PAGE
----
One special feature of the Nalacampu is that the author employs puns which are the storehouse of two or more different meaning at every step. Ordinarly such a technical problem by dint of his artistic power. The writer of the present book explains the puns as far as practicable which is a very useful service to the readers of the Nalacampu. She discusses the figures of speech most elaborately referring to the eminent works on the poets poetics wherever necessary. She given an appropriate idea of the speciality of each character of the campu specially laying an emphasis of the complex psychology of the female characters confronting difficult situations. The author explains the poetic beauty and novelty of the entire set of imagery presented by the writer of the Nalacampu, which is possible only for a critic with a subtle power of observation. A comparative study of Trivikramabhatta’s Campu and the two prose romances of Bana. Subandhu’s Vasavadatta and Kalidasa’s Meghaduta and Raghuvarnsa, while critically examining the different aspects of the first work has made the present book of Menna Kumari Devi a lively, scholastic and an entertaining critical work of great value. A chapter on the onteporary society of India, nd another chapter on the contempary society of Trivikramabhatta have made the book more useful for scholars. In fine, meena Kumari’s critical literary product is a great contribution to the storehouses of Sanskrit literature. It is hoped that the present work will immensely benefit the literary circle of world.

 

Preface

I always found a deep interest Campu Kavyas as a student of Sanskrit literature. The definition “gadyapadyamayam Kavyam Campuritya-bhidhiyate” formed a nice note in my ears. The Nalacampu of Trivikramabhatta is the pioneer among the Campu Kavyas which was included in my B.A. Examination in Sanskrit, an idea suddenly flashed in my mind that a critical work can be written out on the Nalacampu under an able research guide. Accordingly I choose the topic viz. ‘A critical study of the Nalacampu of Trivikramabhatta’ for a ph.D. thesis of Gauhati University under the guidance of Dr. Apurba Chandra Bharthakuriya, M.A., ph.D (Cal) Veda-sastri, Sahitya-satri, Professor and Head of the Department of Sanskrit, Gauhati University, President of India’s ‘Certificate of Honour’ recipient, 2004.

The present book viz. “Nala and the Swan Messanger” is a new name of the vary thesis I submitted in Gauhati University.

I am grateful to my respectable guide who is an eminent scholar of country. He is a formidable researcher in Sanskrit literature. He has written 9 (nine) books in different aspects of Sanskrit literature which has earned fame and popularity throughout the continents. It is but for his untiring help and guidance it wold have been a difficult tusk for me to bring the present book to the light of academic circle.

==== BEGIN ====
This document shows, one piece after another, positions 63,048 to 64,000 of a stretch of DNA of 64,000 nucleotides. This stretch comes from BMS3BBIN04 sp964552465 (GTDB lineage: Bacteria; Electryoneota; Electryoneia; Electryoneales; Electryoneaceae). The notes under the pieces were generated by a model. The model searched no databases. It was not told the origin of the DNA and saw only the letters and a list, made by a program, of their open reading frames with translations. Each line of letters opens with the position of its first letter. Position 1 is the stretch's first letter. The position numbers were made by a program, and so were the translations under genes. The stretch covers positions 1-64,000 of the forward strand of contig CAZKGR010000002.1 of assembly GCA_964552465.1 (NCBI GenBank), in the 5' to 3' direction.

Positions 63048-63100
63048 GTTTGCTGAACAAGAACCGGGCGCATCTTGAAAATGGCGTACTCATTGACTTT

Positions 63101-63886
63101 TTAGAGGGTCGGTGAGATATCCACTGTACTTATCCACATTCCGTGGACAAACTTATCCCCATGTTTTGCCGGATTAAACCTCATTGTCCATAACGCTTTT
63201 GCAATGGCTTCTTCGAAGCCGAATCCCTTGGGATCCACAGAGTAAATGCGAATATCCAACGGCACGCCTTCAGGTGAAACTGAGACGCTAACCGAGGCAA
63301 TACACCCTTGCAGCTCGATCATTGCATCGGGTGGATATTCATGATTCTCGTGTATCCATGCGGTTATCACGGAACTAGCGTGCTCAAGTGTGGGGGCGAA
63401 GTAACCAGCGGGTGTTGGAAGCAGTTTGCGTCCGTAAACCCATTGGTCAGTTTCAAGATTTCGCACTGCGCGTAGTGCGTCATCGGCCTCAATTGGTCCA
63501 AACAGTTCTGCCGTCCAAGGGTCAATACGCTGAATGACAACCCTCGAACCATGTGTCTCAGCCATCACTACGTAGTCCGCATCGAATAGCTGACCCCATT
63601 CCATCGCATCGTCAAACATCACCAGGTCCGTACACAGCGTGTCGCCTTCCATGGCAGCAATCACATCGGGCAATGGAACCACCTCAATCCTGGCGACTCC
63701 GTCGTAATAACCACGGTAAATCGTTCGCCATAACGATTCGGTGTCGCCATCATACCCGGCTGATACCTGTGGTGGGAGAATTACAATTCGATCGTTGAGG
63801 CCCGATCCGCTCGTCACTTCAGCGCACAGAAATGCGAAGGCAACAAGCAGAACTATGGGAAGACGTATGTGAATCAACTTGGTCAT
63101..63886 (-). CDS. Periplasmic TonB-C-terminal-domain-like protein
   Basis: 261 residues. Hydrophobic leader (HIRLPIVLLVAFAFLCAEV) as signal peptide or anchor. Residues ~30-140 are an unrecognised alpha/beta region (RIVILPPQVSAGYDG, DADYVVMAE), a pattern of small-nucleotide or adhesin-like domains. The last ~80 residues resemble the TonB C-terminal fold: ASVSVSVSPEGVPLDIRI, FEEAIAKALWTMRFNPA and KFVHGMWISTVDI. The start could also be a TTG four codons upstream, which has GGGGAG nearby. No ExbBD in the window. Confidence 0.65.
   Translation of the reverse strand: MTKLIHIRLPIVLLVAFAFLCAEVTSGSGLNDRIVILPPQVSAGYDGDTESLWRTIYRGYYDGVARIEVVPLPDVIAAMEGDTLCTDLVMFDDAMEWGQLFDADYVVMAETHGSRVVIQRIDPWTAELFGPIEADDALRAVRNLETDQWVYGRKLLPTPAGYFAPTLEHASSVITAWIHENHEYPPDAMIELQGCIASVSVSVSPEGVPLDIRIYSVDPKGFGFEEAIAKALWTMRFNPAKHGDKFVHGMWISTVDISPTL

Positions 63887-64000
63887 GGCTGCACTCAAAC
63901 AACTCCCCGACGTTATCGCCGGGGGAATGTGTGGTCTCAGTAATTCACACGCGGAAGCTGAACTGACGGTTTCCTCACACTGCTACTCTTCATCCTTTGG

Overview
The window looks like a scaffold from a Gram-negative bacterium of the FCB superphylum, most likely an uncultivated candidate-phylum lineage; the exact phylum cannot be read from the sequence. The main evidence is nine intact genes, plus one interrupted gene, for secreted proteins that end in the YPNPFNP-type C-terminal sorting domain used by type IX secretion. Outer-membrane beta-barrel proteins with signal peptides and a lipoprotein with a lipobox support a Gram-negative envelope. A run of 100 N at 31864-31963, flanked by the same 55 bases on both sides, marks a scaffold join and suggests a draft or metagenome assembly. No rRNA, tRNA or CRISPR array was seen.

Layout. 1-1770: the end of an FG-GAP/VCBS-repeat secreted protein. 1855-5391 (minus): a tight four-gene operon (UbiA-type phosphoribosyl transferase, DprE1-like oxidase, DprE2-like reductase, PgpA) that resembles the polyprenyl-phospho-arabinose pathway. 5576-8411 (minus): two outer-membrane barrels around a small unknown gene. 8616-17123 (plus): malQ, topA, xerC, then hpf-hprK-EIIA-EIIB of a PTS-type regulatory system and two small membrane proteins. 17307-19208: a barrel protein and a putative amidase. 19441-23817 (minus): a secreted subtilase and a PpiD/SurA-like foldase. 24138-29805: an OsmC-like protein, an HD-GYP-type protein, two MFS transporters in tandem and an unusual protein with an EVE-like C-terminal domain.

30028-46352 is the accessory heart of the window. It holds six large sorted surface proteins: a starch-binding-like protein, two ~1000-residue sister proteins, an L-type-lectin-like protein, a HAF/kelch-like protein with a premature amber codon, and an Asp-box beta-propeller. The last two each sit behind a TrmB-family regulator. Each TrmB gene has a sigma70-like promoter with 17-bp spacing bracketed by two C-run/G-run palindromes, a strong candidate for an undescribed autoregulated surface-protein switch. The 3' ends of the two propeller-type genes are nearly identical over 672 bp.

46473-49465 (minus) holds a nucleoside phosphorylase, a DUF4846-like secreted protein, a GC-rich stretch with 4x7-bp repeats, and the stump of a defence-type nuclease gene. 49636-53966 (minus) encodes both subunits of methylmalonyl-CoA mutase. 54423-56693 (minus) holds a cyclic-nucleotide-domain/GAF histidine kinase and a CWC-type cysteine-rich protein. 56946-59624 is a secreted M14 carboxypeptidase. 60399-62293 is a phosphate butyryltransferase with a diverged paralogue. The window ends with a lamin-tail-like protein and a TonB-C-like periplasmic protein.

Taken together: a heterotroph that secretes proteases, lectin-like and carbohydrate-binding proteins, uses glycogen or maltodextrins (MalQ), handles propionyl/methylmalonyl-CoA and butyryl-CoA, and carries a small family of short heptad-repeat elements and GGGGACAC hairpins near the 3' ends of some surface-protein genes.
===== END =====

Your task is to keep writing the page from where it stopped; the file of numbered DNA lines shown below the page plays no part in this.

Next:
I offer y heatful respect to my mother Smt. Hareswari Priya Devi and a lot of thanks to my dear friend Mrs. Golapi Das who has always ispired me to publish my book.

I shall remain ever grateful to my husband Mr. Ramani Datta Sarma for whose inspiration and help in different aspect of my life has helped me to publish this work.

I shall be very happy if the present work benefits the literary circle of the world.

 

Introduction

The Nalacampu of Trikramabhatta is monumental work in Sanskrit literature. It is recognized as the pioneer work in the field of Campu Kavyas. The main theme of the Nalacompu is the love story of King Nala and princess Damayanti. The story has its origin in the Vanaparva of the Mahaharata. The book is divided into seven Ucchvasas.

King Nala of Nisadha heard about damayanti. The beautiful princess of Vidarbha country from the mouth of swan, Thus, Damayanti also heard about Nala, the king of Nisadha from the same swan. As a result of this, both of them were attracted towards each other. King Bhima father of Damayanti arranged a Svayamvara assembly for his daughter. Nala became present in the assembly.

The very story of the Nalacampu is an incomplete one. The author abruptly terminates the story immediately before the Svayamvara sabha was held. But through incomplete, the story is made lively by illuminating descriptions of the rainy season, a hunting scene, the beauties of nature, and nice and elegant poetical passages, and excellent characters duly portrayed by the author.

 

Contents

 

  Foreword v
  Preface viii
  Scheme of Transliteration x
  Abbreviation xi
  Chapter 1:  
Part A : Introduction 1
Part B : The Origin of Campu Kavya 4
Part C : New Teachiniques Applied in the Composition of Campo Kavyas 7
Part D : Trivikramabhatta: The Genealogy of the Author, His Date, Birth Place, Scholarship and Practical Wisdom 13
  Chapter II:  
  The Treatment of the Nala Story In the Nalacampu 27
  Chapter III:  
  Literary studies of the Campu Kavyas of Trivikramabhatta 33
  Chapter IV:  
  Social Life Depicted in the Campu Text of Trivikramabhatta 117
  Chapter V:  
  Geographical Accounts of India In the Nalacampu 211
  Chapter VI:  
  Conclusion 234
  Bibliography 241
  Index 242